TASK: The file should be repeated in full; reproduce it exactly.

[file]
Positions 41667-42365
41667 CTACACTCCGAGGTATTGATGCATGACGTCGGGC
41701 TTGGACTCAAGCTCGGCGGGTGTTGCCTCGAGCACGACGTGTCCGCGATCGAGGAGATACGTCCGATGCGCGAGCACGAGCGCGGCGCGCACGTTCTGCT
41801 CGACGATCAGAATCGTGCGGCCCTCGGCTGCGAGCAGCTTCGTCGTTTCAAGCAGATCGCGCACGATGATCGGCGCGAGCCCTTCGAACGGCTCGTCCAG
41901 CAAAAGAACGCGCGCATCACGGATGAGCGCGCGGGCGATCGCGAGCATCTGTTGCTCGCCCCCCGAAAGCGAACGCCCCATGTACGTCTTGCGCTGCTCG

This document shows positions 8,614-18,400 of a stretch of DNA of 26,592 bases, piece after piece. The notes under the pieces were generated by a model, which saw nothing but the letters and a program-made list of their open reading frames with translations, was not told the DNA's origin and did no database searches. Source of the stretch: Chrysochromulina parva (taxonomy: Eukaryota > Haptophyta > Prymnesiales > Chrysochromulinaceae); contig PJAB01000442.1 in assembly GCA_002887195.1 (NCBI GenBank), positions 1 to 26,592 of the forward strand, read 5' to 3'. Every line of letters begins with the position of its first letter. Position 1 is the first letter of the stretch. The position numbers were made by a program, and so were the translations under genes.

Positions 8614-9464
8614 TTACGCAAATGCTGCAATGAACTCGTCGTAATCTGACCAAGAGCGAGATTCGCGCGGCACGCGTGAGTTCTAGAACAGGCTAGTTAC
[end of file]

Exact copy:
Positions 41667-42365
41667 CTACACTCCGAGGTATTGATGCATGACGTCGGGC
41701 TTGGACTCAAGCTCGGCGGGTGTTGCCTCGAGCACGACGTGTCCGCGATCGAGGAGATACGTCCGATGCGCGAGCACGAGCGCGGCGCGCACGTTCTGCT
41801 CGACGATCAGAATCGTGCGGCCCTCGGCTGCGAGCAGCTTCGTCGTTTCAAGCAGATCGCGCACGATGATCGGCGCGAGCCCTTCGAACGGCTCGTCCAG
41901 CAAAAGAACGCGCGCATCACGGATGAGCGCGCGGGCGATCGCGAGCATCTGTTGCTCGCCCCCCGAAAGCGAACGCCCCATGTACGTCTTGCGCTGCTCG

This document shows positions 8,614-18,400 of a stretch of DNA of 26,592 bases, piece after piece. The notes under the pieces were generated by a model, which saw nothing but the letters and a program-made list of their open reading frames with translations, was not told the DNA's origin and did no database searches. Source of the stretch: Chrysochromulina parva (taxonomy: Eukaryota > Haptophyta > Prymnesiales > Chrysochromulinaceae); contig PJAB01000442.1 in assembly GCA_002887195.1 (NCBI GenBank), positions 1 to 26,592 of the forward strand, read 5' to 3'. Every line of letters begins with the position of its first letter. Position 1 is the first letter of the stretch. The position numbers were made by a program, and so were the translations under genes.

Positions 8614-9464
8614 TTACGCAAATGCTGCAATGAACTCGTCGTAATCTGACCAAGAGCGAGATTCGCGCGGCACGCGTGAGTTCTAGAACAGGCTAGTTAC